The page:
If drinking beer doesn't actually make you healthier, apparently it might make you feel happier about your health. A study conducted by Autonoma University in Madrid found that moderate drinkers feel better about their health than non-drinkers. Previous studies have suggested that a daily glass of beer or wine helps people stay healthy. The researchers used data from Spain's 1993 National Health Survey of 20,000 Spanish adults. "The results showed that people who drank alcohol, including beer and spirits, were less likely to report ill health than people who abstained altogether," according to the report in the British-based Journal of Epidemiology and Community Health. "And overall, the higher the consumption of total alcohol the lower levels of subjective ill health."

The Great American Beer Festival is looking for more than 1,500 volunteers to help put on the 20th annual festival this year in Denver. Volunteers assist in a variety of ways at the festival, including icing kegs and bottles of beer, setting up tasting stations on the festival floor, pouring beer for attendees to sample, working in administration, managing the festival floor and selling brewery merchandise in the retail area. Volunteers receive tickets to the festival, a Great American Beer Festival limited edition T-shirt, on-site meals and more. This year's festival is Sept. 27-29. Those interested in volunteering should call (303) 393-0361.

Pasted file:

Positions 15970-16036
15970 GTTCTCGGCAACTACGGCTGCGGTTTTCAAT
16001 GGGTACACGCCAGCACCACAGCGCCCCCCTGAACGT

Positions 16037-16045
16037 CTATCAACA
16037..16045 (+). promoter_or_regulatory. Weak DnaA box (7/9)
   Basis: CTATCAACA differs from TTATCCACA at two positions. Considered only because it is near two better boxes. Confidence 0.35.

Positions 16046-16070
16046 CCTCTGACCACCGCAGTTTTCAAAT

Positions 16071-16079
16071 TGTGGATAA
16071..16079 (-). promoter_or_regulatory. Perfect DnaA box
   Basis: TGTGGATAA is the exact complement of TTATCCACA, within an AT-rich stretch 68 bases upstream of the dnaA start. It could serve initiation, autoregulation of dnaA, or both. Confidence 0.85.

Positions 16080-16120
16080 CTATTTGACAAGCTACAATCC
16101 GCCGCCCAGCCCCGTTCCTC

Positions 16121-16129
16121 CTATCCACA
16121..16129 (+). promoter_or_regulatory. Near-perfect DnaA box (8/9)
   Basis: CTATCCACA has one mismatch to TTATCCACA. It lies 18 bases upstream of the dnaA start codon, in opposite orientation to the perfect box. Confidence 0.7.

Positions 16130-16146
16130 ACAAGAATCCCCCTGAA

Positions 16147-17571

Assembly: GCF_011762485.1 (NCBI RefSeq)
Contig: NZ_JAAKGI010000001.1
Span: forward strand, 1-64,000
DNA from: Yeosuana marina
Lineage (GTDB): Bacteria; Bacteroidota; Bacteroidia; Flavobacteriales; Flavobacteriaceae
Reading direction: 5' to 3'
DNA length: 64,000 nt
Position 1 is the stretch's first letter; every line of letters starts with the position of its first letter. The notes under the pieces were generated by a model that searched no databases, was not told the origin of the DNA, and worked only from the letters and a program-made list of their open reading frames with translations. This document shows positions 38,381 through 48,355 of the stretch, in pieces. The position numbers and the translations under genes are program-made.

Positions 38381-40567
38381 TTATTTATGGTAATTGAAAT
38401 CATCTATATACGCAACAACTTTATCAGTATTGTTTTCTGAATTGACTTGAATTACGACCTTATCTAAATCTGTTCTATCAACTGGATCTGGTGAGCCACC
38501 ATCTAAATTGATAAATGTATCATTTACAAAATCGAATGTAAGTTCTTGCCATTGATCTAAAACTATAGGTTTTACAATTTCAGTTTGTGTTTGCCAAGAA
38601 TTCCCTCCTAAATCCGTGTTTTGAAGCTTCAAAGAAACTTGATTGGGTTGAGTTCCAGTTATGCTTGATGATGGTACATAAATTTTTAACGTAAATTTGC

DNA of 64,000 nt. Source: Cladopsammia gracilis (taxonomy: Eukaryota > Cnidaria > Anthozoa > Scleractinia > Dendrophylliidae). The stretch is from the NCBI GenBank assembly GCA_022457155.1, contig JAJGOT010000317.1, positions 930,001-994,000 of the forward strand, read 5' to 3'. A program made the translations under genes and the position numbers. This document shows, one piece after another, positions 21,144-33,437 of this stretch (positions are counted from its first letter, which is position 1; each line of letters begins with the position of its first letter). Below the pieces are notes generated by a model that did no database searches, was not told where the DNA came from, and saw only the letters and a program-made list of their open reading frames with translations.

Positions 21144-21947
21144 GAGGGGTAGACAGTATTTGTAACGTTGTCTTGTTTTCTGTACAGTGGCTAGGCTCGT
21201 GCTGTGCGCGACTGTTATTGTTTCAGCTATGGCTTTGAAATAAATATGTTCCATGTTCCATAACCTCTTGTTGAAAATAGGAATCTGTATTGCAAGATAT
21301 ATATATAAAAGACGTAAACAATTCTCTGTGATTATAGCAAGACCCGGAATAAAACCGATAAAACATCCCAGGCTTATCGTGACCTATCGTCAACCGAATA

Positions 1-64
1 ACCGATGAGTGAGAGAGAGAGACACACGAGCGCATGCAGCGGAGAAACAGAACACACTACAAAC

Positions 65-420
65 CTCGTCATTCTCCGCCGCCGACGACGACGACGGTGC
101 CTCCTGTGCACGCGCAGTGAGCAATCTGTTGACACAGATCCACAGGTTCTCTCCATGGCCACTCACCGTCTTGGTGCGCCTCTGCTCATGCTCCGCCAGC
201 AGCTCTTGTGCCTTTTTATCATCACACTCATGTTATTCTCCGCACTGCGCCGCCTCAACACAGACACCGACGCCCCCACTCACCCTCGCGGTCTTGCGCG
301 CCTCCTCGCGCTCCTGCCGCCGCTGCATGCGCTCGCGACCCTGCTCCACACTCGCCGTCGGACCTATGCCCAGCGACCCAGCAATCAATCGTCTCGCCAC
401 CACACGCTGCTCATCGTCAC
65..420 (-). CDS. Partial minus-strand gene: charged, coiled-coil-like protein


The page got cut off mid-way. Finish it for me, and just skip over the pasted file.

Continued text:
Microsoft has removed a book on beer drinking games from its MSN back- to-school shopping section. The American Medical Association (AMA) had sent a letter to MSN, chastising the Internet services company for including the book and a brewing kit in care packages for college kids. "It is MSN's current policy not to advertise alcohol-related products targeted toward children," said a company spokeswoman.

The shroud is off: Anheuser-Busch has quietly removed the shroud from the top of Michelob and Michelob Light bottles, abandoning a 40-old tradition. That's fine with Stephen Andrews, a bartender in Little Rock, Ark. "I love the paper off the top," Andrews said. "With the paper on, you always would have to open it twice." Bob Franceschelli, marketing director of Michelob beer and specialization for Anheuser- Busch Co., said the shroud was removed to make the bottle easier to handle and open. "We like to think of this change as a minor adaptation," he said.

Coors Brewing Co. is suing an Oklahoma bottle cap manufacturer for more than $3 million over a batch of Coors Light beer the Golden brewer says tasted like cardboard. "We dispute Coors' characterization," said Denver lawyer Sonja McKenzie, representing the defendant company, Zapata Industries Inc. "We're taking the position that there wasn't a problem (with the twist caps) when they left our plant." The beer, bottled at a plant in Memphis in 1999, never made it to store shelves. Coors said the beer was destroyed after a "drinkability panel" detected a sustained cardboard aftertaste in beer samples retrieved from a special line of 7-ounce Coors Light.

Fish Brewing Co. of Olympia, Wash., is merging with the Leavenworth Brewery of Leavenworth, Wash. "After nearly one year of careful planning between Scott Hansen, founder of the Leavenworth Brewery, and Lyle Morse, CEO of Fish Brewing Co., the two companies will now be combined under one roof with the corporate name Fish Brewing Company, brewing two distinct product lines; Fish Tale Ales and Leavenworth Beers," according to a press release from Fish. The Leavenworth Brewery will phase out its brewing in Leavenworth over the next several months and consolidate all brewing operations in Olympia.